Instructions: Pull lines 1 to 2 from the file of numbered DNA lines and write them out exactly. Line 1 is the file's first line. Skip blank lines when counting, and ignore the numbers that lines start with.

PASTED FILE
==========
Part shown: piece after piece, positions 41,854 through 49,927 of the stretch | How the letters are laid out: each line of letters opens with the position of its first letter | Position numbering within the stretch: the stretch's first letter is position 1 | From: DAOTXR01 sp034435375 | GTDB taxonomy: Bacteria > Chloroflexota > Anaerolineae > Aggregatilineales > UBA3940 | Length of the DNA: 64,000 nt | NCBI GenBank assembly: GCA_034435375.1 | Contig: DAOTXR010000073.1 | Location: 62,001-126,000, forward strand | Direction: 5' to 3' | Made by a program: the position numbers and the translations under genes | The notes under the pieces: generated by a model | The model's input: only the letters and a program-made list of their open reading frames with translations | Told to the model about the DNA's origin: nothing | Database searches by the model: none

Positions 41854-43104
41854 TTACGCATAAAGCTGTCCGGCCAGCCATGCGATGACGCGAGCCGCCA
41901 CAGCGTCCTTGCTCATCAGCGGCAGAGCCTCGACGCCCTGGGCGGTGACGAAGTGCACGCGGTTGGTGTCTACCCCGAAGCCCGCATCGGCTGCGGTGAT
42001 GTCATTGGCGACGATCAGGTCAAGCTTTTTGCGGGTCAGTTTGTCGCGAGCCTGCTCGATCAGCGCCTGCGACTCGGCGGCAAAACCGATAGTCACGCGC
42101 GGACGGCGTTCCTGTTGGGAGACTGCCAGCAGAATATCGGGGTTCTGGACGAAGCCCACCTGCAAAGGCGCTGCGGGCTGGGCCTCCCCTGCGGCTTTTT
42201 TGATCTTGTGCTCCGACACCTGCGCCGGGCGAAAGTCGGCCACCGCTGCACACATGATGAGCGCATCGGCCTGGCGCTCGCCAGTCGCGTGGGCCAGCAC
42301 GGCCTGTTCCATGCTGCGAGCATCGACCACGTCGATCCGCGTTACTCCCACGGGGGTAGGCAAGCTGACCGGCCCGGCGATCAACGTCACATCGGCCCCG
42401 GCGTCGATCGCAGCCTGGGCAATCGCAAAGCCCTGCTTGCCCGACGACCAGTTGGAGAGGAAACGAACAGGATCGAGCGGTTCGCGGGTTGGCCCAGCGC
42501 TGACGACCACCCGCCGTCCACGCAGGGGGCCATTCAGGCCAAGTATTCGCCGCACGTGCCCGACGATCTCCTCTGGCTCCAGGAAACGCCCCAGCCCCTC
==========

Part shown: piece after piece, positions 41,854 through 49,927 of the stretch | How the letters are laid out: each line of letters opens with the position of its first letter | Position numbering within the stretch: the stretch's first letter is position 1 | From: DAOTXR01 sp034435375 | GTDB taxonomy: Bacteria > Chloroflexota > Anaerolineae > Aggregatilineales > UBA3940 | Length of the DNA: 64,000 nt | NCBI GenBank assembly: GCA_034435375.1 | Contig: DAOTXR010000073.1 | Location: 62,001-126,000, forward strand | Direction: 5' to 3' | Made by a program: the position numbers and the translations under genes | The notes under the pieces: generated by a model | The model's input: only the letters and a program-made list of their open reading frames with translations | Told to the model about the DNA's origin: nothing | Database searches by the model: none

Positions 41854-43104